6 Catastrophic Disasters in which Drugs or Alcohol Played a Role
When alcohol or drugs and heavy machinery collide, a disaster of catastrophic proportions can occur. Sometimes these accidents are caused by operators of planes, ships, and other methods of transportation. There have even been occasions where alcohol or drugs can indirectly caused the disaster.
1. The Staten Island Ferry Crash, 2003
The Staten Island ferry service runs between Staten Island and Manhattan many times a day. On October 15, 2003, the first ferry accident in the 98 years that the ferry has been in operation occurred when the ferry was going toward the Manhattan ferry terminal and failed to slow when approaching the dock. Instead, it hit the concrete pier at full speed, causing the starboard side of the boat to tear open, damaging the main deck and injuring passengers. Some passengers were buried under the wreckage of the side and upper floor of the ferry. Seventy-one people were injured in the crash, and eleven people were killed. The pilot of the ferry twice attempted to commit suicide in the aftermath of the crash, but neither attempt was successful. He was sentenced to 18 months in prison after it was determined that he had been piloting the boat under the influence of tramadol and Tylenol PM. This reportedly caused the pilot to lose consciousness as the boat approached the dock.
2. Russian Plane Crash, 2008
Aeroflot flight 821 crashed on September 14, 2008, killing eighty-two passengers and six crew members — there were no survivors. The accident occurred as the plane was landing, when pilots lost control about 3600 feet above the ground. When the accident was investigated by Russia’s Air Accident Investigation Commission, it was determined that the pilot lost spatial orientation when descending. The pilots, disorientation was found to have been caused by alcohol intoxication and other factors.
3. Maryland Train Crash, 1987
On January 4, 1987, in Chase, Maryland, a train collision along Amtrak’s Northeast Corridor killed sixteen people; fourteen of the victims were passengers on the train and two were members of the train staff. Amtrak train 94 crashed into a set of Conrail locomotives at an estimated 108 miles an hour. Though the direct cause of the accident was that the Conrail train did not slow down while approaching the interlocking plant, an investigation determined that the crew of the Conrail had been using marijuana and were under the influence at the time of the crash. The engineer admitted later that he had smoked marijuana more than once while on the job. He also had a history of DUIs. The engineer served four years in prison for his role in the disaster, and in the aftermath of this catastrophe regulations were enacted to help prevent drug use among train crew. Specifically, random drug tests were ordered for many employees in jobs regulated by the United States Department of Transportation.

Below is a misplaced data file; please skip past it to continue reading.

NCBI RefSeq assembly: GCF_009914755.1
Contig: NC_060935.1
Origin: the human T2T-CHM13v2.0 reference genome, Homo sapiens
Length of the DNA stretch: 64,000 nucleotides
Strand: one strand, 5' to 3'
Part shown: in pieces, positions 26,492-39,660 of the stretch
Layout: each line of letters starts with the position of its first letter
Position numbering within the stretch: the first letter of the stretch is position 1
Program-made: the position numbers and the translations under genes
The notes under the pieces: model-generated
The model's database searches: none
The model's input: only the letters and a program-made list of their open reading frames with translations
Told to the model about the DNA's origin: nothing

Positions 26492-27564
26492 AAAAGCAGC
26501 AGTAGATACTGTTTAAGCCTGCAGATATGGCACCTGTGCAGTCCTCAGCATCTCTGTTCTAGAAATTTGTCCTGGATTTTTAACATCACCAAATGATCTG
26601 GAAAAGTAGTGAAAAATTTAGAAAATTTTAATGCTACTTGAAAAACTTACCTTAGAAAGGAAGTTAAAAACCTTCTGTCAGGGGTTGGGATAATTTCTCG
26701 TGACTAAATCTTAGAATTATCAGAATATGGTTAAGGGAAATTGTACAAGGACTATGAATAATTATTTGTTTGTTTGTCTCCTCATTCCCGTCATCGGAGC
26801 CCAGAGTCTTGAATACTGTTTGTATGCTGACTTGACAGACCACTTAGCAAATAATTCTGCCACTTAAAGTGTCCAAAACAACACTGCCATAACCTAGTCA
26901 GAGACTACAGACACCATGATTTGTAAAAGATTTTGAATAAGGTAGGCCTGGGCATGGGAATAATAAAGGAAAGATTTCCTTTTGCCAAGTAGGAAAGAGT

4. Eltham Well Hall Train Crash, 1972
On June 11, 1972, a train crash at Eltham Well Hall station in London killed six people and injured 126. The accident occurred when the train was speeding through the station, reportedly 45 miles an hour above the speed limit. During the investigation into the crash, it was revealed that the driver had a blood-alcohol level of .278 percent at the time of his death. Witnesses stated that he had spent much of the afternoon drinking, though he did not appear too inebriated to drive the train.
5. Cessna Plane Crash, Canada, 2010
In May 2010, a Cessna plane went down near Vancouver Island, killing three people. The pilot survived and was later sued by the widow of one of the deceased passengers. In the lawsuit, the widow stated that the accident was caused when a passenger who had drunk too much alcohol kicked forward the pilot seat, causing the pilot to lose control of plane. Reportedly, all three passengers were drunk when they boarded the plane.
6.The Boston Molasses Disaster, 1919
The Boston Molasses Disaster exemplifies what might be the most unusual way in which alcohol contributed to a catastrophic event. On January 15, 1919, a tank holding molasses that was meant to be for fermented to make industrial alcohol exploded, resulting in a massive wave of molasses that reached heights of up to 40 feet and traveled at speeds of up to 35 miles an hour. Eleven people were killed and fifty were injured by the molasses; one theory suggests that the tank was overfilled with molasses in preparation for the newly enacted prohibition on alcohol. Some think that the fermentation process created enough carbon dioxide to raise the pressure in the tank and cause the explosion.